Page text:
As another example of particles that can be adapted for use in the present invention, sets of microbeads that include optical barcodes are available from CyVera Corporation ((www.) cyvera.com). The optical barcodes are holographically inscribed digital codes that diffract a laser beam incident on the particles, producing an optical signature unique for each set of microbeads.

Molecular Biological Techniques

In practicing the present invention, many conventional techniques in molecular biology, microbiology, and recombinant DNA technology are optionally used. These techniques are well known and are explained in, for example, Berger and Kimmel, Guide to Molecular Cloning Techniques, Methods in Enzymology volume 152 Academic Press, Inc., San Diego, Calif.; Sambrook et al., Molecular Cloning—A Laboratory Manual (3rd Ed.), Vol. 1-3, Cold Spring Harbor Laboratory, Cold Spring Harbor, N.Y., 2000 and Current Protocols in Molecular Biology, F. M. Ausubel et al., eds., Current Protocols, a joint venture between Greene Publishing Associates, Inc. and John Wiley & Sons, Inc., (supplemented through 2006). Other useful references, e.g. for cell isolation and culture (e.g., for subsequent nucleic acid or protein isolation) include Freshney (1994) Culture of Animal Cells, a Manual of Basic Technique, third edition, Wiley-Liss, New York and the references cited therein; Payne et al. (1992) Plant Cell and Tissue Culture in Liquid Systems John Wiley & Sons, Inc. New York, N.Y.; Gamborg and Phillips (Eds.) (1995) Plant Cell, Tissue and Organ Culture; Fundamental Methods Springer Lab Manual, Springer-Verlag (Berlin Heidelberg New York) and Atlas and Parks (Eds.) The Handbook of Microbiological Media (1993) CRC Press, Boca Raton, Fla.

Making Polynucleotides

Methods of making nucleic acids (e.g., by in vitro amplification, purification from cells, or chemical synthesis), methods for manipulating nucleic acids (e.g., by restriction enzyme digestion, ligation, etc.) and various vectors, cell lines and the like useful in manipulating and making nucleic acids are described in the above references.

In addition, essentially any polynucleotide (including, e.g., labeled or biotinylated polynucleotides) can be custom or standard ordered from any of a variety of commercial sources, such as The Midland Certified Reagent Company ((www.) mcrc.com), The Great American Gene Company ((www.) genco.com), ExpressGen Inc. ((www.) expressgen.com), Qiagen (oligos.qiagen.com) and many others.

A label, biotin, or other moiety can optionally be introduced to a polynucleotide, either during or after synthesis. For example, a biotin phosphoramidite can be incorporated during chemical synthesis of a polynucleotide. Alternatively, any nucleic acid can be biotinylated using techniques known in the art; suitable reagents are commercially available, e.g., from Pierce Biotechnology ((www.) piercenet.com). Similarly, any nucleic acid can be fluorescently labeled, for example, by using commercially available kits such as those from Molecular Probes, Inc. ((www.) molecularprobes.com) or Pierce Biotechnology ((www.) piercenet.com), by incorporating a fluorescently labeled phosphoramidite during chemical synthesis of a polynucleotide, or by incorporating a fluorescently labeled nucleotide during enzymatic synthesis of a polynucleotide.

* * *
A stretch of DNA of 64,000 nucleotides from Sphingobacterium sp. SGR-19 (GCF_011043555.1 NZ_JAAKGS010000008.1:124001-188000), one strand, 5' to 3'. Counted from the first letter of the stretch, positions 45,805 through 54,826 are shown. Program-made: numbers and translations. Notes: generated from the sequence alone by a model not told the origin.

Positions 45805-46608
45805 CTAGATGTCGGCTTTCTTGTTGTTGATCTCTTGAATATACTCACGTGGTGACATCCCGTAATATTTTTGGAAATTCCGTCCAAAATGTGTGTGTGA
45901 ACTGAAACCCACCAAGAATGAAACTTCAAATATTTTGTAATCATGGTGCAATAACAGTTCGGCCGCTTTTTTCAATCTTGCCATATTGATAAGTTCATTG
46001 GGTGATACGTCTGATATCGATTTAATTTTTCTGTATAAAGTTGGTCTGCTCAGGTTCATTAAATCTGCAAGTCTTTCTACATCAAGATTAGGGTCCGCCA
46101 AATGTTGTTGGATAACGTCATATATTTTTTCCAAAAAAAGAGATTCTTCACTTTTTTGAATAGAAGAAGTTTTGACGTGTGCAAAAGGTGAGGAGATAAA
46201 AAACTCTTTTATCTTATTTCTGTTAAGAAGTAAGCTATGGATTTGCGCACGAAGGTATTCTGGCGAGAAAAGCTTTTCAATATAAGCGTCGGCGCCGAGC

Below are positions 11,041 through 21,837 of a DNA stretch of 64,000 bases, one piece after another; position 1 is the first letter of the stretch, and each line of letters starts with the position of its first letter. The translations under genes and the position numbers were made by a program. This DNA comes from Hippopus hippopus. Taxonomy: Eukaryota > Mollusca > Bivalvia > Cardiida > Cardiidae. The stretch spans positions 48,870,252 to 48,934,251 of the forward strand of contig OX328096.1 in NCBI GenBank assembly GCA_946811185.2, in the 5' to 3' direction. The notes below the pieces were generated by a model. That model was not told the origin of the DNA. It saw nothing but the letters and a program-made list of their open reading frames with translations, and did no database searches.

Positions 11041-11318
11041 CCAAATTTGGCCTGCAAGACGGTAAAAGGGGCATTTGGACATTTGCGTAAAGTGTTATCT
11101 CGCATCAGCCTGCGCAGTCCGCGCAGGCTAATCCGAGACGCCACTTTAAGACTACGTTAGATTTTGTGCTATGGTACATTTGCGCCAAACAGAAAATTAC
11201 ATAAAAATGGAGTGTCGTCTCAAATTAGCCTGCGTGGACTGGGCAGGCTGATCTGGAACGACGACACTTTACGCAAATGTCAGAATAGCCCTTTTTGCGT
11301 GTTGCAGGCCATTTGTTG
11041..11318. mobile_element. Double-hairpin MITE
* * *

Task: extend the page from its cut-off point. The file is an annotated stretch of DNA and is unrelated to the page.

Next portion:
Arrays

In an array of support capture probes on a solid support (e.g., a membrane, a glass or plastic slide, a silicon or quartz chip, a plate, or other spatially addressable solid support), each support capture probe is typically bound (e.g., electrostatically or covalently bound, directly or via a linker) to the support at a unique selected location. Methods of making, using, and analyzing such arrays (e.g., microarrays) are well known in the art. See, e.g., Baldi et al. (2002) DNA Microarrays and Gene Expression: From Experiments to Data Analysis and Modeling, Cambridge University Press; Beaucage (2001) “Strategies in the preparation of DNA oligonucleotide arrays for diagnostic applications” Curr Med Chem 8:1213-1244; Schena, ed. (2000) Microarray Biochip Technology, pp. 19-38, Eaton Publishing; technical note “Agilent SurePrint Technology: Content centered microarray design enabling speed and flexibility” available on the web at chem.agilent.com/temp/rad01539/00039489.pdf; and references therein. Arrays of pre-synthesized polynucleotides can be formed (e.g., printed), for example, using commercially available instruments such as a GMS 417 Arrayer (Affymetrix, Santa Clara, Calif.). Alternatively, the polynucleotides can be synthesized at the selected positions on the solid support; see, e.g., U.S. Pat. Nos. 6,852,490 and 6,306,643, each to Gentanlen and Chee entitled “Methods of using an array of pooled probes in genetic analysis.”

Suitable solid supports are commercially readily available. For example, a variety of membranes (e.g., nylon, PVDF, and nitrocellulose membranes) are commercially available, e.g., from Sigma-Aldrich, Inc. ((www.) sigmaaldrich.com). As another example, surface-modified and pre-coated slides with a variety of surface chemistries are commercially available, e.g., from TeleChem International ((www.) arrayit.com), Corning, Inc. (Corning, N.Y.), or Greiner Bio-One, Inc. ((www.) greinerbiooneinc.com). For example, silanated and silyated slides with free amino and aldehyde groups, respectively, are available and permit covalent coupling of molecules (e.g., polynucleotides with free aldehyde, amine, or other reactive groups) to the slides. As another example, slides with surface streptavidin are available and can bind biotinylated support capture probes. In addition, services that produce arrays of polynucleotides of the customer's choice are commercially available, e.g., from TeleChem International ((www.) arrayit.com) and Agilent Technologies (Palo Alto, Calif.).